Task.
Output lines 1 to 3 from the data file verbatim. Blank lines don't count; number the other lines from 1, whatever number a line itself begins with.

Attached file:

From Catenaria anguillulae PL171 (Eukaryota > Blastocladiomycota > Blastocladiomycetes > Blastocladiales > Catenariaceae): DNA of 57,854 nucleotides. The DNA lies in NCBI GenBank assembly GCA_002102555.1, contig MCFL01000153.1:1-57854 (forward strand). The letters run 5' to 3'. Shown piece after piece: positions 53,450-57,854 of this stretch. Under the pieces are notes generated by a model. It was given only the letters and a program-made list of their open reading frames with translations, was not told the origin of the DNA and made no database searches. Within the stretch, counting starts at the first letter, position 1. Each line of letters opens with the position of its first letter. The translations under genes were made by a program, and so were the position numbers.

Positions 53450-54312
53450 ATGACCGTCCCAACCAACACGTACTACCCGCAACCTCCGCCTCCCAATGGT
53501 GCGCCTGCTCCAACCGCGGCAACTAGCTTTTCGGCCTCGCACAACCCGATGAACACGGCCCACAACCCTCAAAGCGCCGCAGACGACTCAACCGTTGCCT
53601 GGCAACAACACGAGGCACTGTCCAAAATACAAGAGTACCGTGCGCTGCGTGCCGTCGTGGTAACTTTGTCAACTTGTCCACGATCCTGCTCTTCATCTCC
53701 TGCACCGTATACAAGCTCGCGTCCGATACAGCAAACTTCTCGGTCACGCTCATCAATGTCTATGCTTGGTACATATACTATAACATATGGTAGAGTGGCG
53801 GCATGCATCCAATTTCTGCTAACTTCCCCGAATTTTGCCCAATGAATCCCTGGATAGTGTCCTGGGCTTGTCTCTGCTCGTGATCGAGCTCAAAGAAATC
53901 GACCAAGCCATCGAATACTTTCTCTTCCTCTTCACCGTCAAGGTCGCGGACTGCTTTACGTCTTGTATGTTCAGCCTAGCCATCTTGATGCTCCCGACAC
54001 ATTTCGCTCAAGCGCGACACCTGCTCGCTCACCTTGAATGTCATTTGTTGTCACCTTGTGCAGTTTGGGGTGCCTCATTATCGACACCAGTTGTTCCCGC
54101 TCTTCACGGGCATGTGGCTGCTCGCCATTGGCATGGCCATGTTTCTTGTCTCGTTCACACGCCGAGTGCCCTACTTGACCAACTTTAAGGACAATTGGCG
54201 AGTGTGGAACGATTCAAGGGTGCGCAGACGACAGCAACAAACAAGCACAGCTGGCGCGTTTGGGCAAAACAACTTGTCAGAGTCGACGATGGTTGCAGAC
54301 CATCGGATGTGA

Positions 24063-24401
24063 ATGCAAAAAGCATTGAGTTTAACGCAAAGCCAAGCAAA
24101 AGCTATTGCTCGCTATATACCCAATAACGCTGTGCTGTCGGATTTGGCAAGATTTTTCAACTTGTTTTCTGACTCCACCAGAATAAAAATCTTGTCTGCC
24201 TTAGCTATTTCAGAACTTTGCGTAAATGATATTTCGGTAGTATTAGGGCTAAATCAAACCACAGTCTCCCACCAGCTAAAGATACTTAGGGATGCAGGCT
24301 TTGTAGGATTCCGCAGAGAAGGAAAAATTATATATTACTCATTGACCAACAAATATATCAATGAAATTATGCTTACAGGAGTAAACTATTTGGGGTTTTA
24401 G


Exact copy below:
From Catenaria anguillulae PL171 (Eukaryota > Blastocladiomycota > Blastocladiomycetes > Blastocladiales > Catenariaceae): DNA of 57,854 nucleotides. The DNA lies in NCBI GenBank assembly GCA_002102555.1, contig MCFL01000153.1:1-57854 (forward strand). The letters run 5' to 3'. Shown piece after piece: positions 53,450-57,854 of this stretch. Under the pieces are notes generated by a model. It was given only the letters and a program-made list of their open reading frames with translations, was not told the origin of the DNA and made no database searches. Within the stretch, counting starts at the first letter, position 1. Each line of letters opens with the position of its first letter. The translations under genes were made by a program, and so were the position numbers.

Positions 53450-54312
53450 ATGACCGTCCCAACCAACACGTACTACCCGCAACCTCCGCCTCCCAATGGT